Her previous publications include reports of research comparing the educational attitudes of male graduates of coed schools and single-sex schools, research describing the effects of gendered basic skills instruction, and a report of academic achievement of students in single gender programs. In addition, she has written on differentiated instruction at the elementary school level. She has presented workshops and papers at many educational conferences and works with teachers and parent groups in interpreting the world of gendered education.

Her professional affiliations include the American Educational Research Association, the American Psychological Association, the Association for Supervision and Curriculum Development, the Coalition of Schools Educating Boys of Color, the Gender and Education Association, the International Boys’ Schools Coalition, and the National Association for Single-Sex Public Education (Advisory Board Member).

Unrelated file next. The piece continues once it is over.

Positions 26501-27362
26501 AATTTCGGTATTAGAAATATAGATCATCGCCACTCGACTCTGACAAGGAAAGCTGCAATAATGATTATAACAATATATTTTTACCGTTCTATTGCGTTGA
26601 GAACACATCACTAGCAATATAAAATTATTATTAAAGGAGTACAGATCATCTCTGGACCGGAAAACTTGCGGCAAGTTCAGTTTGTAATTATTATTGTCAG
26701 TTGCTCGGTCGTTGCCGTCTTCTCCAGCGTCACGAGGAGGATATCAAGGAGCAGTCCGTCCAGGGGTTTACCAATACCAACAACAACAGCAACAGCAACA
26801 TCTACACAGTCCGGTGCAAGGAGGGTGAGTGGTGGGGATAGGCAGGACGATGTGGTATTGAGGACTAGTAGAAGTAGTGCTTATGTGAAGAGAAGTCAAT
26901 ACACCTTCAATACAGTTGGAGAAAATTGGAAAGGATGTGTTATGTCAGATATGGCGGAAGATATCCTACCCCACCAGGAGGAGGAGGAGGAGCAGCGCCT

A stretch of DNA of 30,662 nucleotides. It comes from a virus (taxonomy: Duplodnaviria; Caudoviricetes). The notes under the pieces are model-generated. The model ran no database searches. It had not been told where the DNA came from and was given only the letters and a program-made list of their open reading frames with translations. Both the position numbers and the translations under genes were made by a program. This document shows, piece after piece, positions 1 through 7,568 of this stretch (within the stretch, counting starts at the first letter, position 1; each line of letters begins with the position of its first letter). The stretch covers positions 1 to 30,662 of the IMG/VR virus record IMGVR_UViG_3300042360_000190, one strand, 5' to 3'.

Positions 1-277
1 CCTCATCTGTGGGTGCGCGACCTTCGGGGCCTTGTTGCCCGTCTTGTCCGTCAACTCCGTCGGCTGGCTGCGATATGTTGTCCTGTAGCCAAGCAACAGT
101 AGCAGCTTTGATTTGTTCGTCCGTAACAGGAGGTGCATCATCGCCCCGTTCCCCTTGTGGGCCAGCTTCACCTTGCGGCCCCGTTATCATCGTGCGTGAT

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Table of Contents

About the Author
Substantiating Research
How the Book Is Structured
Learning Objectives
Part I: Sex and Gender Differences in the Classroom
1. Brain Basics
Are Brains Gendered?
Anatomy of the Brain
Sex Differences in Brain Function
Cognitive Skills
2. Sensory Differences
Learning Modalities
Sensory Systems and Learning
3. Physical Differences
Activity Levels
Gross Motor Development v. Fine Motor Development
Handedness and Dexterity
Growth Patterns
Physical Differences and Learning
4. Cognitive Differences
Verbal and Language Skills
Practice the Skills Necessary for the SAT and Other Standardized Tests
Spatial Abilities
Learning Modalities
Strategy Development
Cognitive Differences and Learning
Part II: Societal and Biological Influences
5. ADHD and Learning Disabilities
Attention – ADHD
The “At-Risk” Student
Attentional and Learning Problems
6. Social and Emotional Differences
The Brain and Emotions